Arrival Times (from USGS)

Arrival time list

Felt Map

USGS Felt map for this earthquake

USGS Felt reports page for Central US

Focal Mechanism

The focal mechanism was determined using broadband seismic waveforms. The location of the event and the station distribution are given in Figure 1.
Figure 1. Location of broadband stations used to obtain focal mechanism

Focal Mechanism

Strike = 165 Strike = 74
Dip = 85 Dip = 75
Rake = 15 Rake = 175
Mw = 4.02 Depth = 2 km

Surface-wave analysis

Surface wave analysis was performed using codes from Computer Programs in Seismology, specifically the multiple filter analysis program do_mft and the surface-wave radiation pattern search program srfgrd96.

Data preparation

Digital data were collected, intreument response removed and traces converted to Z, R an T components. Multiple filter analysis was applied to the Z and T traces to obtain the Rayleigh- and Love-wave spectral amplitudes, respectively. These were input to the search program which examined all depths between 1 and 25 km and all possible mechanisms. The figure
Best mechanism fit as a function of depth. the preferred depth is 2 km

Focal mechanism seisitivity at a depth of 2.0 km. The red color indicates a very good fit to the Love and Rayleigh wave radiation patterns. The Each solution is plotted as a vector at a given value of strike and dip witht he angle of the vector representing the rake angle, measured, with respect to the upward vertical (N) in the figure. A nearly vertical strike-slip fault striking at 75 or 165 degrees is preferred.

Love-wave radiation patterns

Rayleigh-wave radiation patterns

Waveform comparison for this mechanism

Since the analysis of the surface-wave radiation patterns uses only spectral amplitudes and because the surfave-wave radiation patterns have a 180 degree symmetry, each surface-wave solution consists of four possible focal mechanisms corresponding to the interchange of the P- and T-axes and a roation of the mechanism by 180 degrees. To select one mechanism, P-wave first motion can be used. This was not possible in this case because all the P-wave first motions were emergent ( a feature of the P-wave wave takeoff angle, the station location and the mechanism). The other way to select among the mechanisms is to compute forward synthetics and compare the osberved and predicted waveforms.

The fits to the waveforms with the given mechanism are show below:

This figure shows the fit to the three components of motion (Z - vertical, R-radial and T - transverse). For each station and component, the observed traces is shown in red and the model predicted trace in blue. The traces represent filtered ground velocity in units of meters/sec (the peak value is printed adjacent to each trace; each pair of traces to plotted to the same scale to emphasize the difference in levels). Both synthetic and observed traces have been filtered using the SAC commands:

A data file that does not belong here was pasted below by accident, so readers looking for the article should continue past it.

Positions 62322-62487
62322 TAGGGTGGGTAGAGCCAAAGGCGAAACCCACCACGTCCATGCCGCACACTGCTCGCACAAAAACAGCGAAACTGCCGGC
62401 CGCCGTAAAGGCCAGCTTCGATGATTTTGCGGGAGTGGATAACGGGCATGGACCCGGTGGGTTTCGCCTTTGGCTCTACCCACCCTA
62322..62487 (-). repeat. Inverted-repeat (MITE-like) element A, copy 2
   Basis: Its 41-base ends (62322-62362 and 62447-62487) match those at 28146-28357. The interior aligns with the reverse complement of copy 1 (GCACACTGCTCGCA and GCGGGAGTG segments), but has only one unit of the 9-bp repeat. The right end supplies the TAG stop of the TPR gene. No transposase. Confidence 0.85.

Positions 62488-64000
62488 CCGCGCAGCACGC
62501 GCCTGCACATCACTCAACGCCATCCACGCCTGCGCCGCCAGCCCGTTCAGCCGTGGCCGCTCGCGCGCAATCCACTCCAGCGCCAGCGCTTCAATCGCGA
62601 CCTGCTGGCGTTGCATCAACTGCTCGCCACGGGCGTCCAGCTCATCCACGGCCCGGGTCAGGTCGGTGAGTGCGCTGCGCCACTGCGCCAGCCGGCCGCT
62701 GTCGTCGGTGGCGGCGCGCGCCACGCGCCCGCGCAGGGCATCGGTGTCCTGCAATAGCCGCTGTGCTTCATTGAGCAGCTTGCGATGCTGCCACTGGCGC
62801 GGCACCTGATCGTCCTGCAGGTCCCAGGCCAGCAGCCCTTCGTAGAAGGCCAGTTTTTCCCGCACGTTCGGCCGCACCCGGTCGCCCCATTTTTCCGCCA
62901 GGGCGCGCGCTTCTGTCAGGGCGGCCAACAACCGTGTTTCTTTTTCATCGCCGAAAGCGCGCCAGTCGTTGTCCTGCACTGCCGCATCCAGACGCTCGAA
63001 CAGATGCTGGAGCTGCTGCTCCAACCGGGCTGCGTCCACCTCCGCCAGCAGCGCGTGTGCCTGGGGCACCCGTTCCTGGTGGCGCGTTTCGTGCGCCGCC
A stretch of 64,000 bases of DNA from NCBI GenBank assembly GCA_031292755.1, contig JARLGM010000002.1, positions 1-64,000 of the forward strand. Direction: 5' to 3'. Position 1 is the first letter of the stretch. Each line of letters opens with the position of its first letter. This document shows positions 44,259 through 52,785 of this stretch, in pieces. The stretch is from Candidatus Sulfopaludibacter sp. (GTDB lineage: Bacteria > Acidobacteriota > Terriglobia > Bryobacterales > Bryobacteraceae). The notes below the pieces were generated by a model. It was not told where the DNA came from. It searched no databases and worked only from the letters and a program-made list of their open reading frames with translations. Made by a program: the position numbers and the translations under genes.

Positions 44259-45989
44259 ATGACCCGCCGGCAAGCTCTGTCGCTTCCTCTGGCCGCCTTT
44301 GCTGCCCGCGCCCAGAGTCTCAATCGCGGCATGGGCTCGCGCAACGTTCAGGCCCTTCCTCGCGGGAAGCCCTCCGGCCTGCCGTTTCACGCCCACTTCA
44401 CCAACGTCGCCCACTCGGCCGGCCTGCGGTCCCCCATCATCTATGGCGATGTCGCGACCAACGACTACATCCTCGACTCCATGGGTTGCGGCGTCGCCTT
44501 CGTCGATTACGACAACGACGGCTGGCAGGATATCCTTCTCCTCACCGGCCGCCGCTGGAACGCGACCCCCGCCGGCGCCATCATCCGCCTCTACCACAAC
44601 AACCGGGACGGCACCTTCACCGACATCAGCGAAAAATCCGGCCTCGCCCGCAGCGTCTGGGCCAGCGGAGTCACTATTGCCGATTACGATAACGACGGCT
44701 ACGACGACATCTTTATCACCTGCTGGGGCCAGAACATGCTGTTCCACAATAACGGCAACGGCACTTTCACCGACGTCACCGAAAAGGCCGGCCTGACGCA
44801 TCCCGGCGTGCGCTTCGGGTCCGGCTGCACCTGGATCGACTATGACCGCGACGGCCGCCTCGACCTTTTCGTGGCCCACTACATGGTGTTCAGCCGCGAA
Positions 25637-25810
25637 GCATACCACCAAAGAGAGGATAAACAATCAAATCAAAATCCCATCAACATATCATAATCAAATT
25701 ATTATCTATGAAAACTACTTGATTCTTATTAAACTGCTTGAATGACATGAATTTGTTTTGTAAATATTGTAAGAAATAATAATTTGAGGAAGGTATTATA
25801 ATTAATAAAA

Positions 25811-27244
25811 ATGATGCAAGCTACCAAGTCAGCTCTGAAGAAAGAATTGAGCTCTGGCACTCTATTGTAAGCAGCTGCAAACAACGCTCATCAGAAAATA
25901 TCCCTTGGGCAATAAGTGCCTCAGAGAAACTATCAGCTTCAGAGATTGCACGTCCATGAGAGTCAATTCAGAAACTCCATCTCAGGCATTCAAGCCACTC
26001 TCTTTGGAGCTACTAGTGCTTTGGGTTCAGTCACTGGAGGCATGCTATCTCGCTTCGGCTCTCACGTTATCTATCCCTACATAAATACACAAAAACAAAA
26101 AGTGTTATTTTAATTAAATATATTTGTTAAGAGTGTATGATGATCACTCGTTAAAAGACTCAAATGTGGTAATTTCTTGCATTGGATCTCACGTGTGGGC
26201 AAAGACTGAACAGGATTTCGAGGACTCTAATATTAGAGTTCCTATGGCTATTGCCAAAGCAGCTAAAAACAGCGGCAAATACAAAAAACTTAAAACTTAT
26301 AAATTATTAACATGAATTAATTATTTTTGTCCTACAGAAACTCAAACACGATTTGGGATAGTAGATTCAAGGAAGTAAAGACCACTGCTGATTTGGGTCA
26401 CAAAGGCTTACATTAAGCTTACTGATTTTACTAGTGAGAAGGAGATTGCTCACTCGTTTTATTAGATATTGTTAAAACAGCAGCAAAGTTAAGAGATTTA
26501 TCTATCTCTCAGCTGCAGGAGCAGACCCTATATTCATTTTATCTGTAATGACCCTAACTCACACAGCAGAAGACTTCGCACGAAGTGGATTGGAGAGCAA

hp c 0.02 np 2
	lp c 0.10 np 2


This focal mechanism is compared to others in the region in focal mechanism comparison . The interesting point is that the nodal planes of this mechanism line up with seismicity but that the orientation of the P ressure axes (white quadrants) is NW-SE instead of a previously expected E-W.

The waveforms recorded in the Mississippi embayment exhibit a long duration signal which is related to waves trapped in the deep sediments near the surface. The are especially prominent at OXF, MPH, PVMO and UTMT. Other stations exhibit anomalous dispersion and spectral amplitudes - HKT which is affected by the Gulf Coastal Plain.

A waveforms inversion was attempted but the results were not used because special Green's functions would be needed for stations within the embayment.

Inversion by W. Y. Kim at Lamont

Won-Young Kim obtained a similar focal mechanism from a inversion of waveforms. His solution can bee seen by clicking on this link.

The Future

Should the national backbone of the USGS Advanced National Seismic System (ANSS) be implemented with an interstation separation of 300 km, it is very likely that an earthquake such as this would have been recorded at distances on the order of 100-200 km. This means that the closest station would have information on source depth and mechanism that was lacking here.


Dr. Harley Benz, USGS, provided the USGS USNSN digital data.


The figures below show the observed spectral amplitudes (units of cm-sec) at each station and the theoretical predictions as a function of period for the mechanism given above. The CUS earth model was used to define the Green's functions.

Last Changed 03/05/26